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This whole meal takes a short time to prepare so is great to cook for a light lunch or a speedy supper when you have had a hard day at work. The soup does have a very satisfying kick, so if you prefer a less chilli buzz just reduce the amount of dried chillies you use. If you do use the same amount as me you’ll find that the yoghurt softens the chilli a little making the soup very satisfying and delicious.

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Pakoras – vegetables dipped in a spiced batter and then fried – are a hugely popular snack in the Indian sub-continent. Whilst perhaps not the most healthy out there they are extremely moorish and addictive.  In India you will find numerous street stalls selling them in little paper cones, similar to the one that I prepared for the photos above.  They are rather similar to my coriander fritters which I posted a couple of years ago on this blog – see here. Get creative and try making them with a mixture of vegetables. I’ll show you how to make different types in time. Watch this space.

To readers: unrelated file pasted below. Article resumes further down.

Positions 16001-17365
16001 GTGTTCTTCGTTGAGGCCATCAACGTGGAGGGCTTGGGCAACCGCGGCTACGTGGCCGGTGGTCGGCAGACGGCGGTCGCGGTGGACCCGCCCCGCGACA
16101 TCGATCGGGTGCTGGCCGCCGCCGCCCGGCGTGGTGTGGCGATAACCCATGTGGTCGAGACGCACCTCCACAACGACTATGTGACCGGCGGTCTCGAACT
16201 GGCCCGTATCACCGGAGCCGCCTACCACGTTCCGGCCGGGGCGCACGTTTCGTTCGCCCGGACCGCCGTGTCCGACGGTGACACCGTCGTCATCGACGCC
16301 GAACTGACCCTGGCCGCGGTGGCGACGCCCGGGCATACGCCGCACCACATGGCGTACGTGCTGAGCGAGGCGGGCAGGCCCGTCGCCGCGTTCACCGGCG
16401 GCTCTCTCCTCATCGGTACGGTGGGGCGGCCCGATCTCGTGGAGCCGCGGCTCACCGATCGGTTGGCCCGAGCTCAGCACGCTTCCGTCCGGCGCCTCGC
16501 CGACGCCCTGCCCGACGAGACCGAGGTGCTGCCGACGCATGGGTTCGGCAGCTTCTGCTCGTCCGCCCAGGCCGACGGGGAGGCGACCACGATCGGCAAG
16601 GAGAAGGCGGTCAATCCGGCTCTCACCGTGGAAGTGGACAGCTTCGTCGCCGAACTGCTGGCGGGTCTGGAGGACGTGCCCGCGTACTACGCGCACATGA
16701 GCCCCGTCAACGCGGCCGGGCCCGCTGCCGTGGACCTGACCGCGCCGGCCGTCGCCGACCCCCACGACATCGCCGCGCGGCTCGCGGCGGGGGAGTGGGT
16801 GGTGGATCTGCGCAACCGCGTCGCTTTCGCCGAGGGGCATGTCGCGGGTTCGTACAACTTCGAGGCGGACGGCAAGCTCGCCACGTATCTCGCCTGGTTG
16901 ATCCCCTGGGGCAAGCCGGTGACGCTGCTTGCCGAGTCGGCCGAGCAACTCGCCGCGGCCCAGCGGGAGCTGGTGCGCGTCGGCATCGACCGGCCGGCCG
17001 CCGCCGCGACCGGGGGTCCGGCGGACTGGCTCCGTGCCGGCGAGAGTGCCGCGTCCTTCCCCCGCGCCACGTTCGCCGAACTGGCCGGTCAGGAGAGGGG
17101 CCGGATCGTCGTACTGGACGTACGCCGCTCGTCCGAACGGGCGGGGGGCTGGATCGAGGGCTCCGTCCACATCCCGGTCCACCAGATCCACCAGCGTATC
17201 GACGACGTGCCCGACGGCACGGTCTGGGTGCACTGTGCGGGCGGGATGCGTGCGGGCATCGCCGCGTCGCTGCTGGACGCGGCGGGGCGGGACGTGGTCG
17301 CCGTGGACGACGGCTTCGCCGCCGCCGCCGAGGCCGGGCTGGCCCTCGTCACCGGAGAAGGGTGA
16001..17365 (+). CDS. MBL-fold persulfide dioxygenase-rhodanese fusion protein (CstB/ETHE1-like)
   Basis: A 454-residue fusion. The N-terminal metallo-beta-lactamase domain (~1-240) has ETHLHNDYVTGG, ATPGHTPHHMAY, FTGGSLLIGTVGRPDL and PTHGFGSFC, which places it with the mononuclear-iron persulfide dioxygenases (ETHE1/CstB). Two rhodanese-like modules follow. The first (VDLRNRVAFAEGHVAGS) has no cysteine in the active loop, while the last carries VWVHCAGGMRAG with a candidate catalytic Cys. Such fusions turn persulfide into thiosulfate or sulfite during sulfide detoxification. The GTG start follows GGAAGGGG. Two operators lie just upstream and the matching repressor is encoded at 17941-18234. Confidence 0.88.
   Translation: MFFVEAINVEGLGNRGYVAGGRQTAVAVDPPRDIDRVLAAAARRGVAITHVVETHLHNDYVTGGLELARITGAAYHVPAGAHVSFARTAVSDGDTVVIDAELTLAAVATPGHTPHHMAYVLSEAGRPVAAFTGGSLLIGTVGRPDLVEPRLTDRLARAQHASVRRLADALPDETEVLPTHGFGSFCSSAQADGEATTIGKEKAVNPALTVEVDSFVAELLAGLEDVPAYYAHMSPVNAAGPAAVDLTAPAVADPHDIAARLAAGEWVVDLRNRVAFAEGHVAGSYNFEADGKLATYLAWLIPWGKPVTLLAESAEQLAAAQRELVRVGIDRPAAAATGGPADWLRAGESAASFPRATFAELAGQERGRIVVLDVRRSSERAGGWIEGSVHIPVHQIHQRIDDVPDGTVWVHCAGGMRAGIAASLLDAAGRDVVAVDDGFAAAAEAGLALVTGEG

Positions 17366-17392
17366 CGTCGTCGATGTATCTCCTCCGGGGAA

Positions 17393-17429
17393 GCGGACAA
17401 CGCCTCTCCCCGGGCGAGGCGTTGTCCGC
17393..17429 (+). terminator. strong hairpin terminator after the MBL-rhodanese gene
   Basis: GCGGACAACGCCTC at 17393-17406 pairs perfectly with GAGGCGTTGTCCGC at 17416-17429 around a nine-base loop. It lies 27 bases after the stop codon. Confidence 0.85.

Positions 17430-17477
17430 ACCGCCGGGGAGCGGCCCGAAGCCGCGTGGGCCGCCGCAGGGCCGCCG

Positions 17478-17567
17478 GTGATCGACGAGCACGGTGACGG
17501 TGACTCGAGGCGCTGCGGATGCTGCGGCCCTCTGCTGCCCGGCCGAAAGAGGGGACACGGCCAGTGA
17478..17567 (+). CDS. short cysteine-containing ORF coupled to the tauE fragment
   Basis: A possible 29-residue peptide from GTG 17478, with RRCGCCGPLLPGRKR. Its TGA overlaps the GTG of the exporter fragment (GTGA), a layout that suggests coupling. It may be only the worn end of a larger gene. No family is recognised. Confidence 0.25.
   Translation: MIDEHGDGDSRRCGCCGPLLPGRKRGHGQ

Spinach Pakoras

Serves 4

75ml water

80g chickpea flour

1 pinch of baking powder

1 tsp turmeric

1/4 tsp Kashmiri chilli powder

1/2 tsp salt

160g fresh spinach, roughly chopped

vegetable oil for deep frying

1. To make the batter mix the water, chickpea flour, baking powder, turmeric, chilli powder and salt together in a bowl. If the batter is still a little too thick simply add an extra drop of water.

2. Add the fresh spinach leaves to the bowl of batter and mix in thoroughly.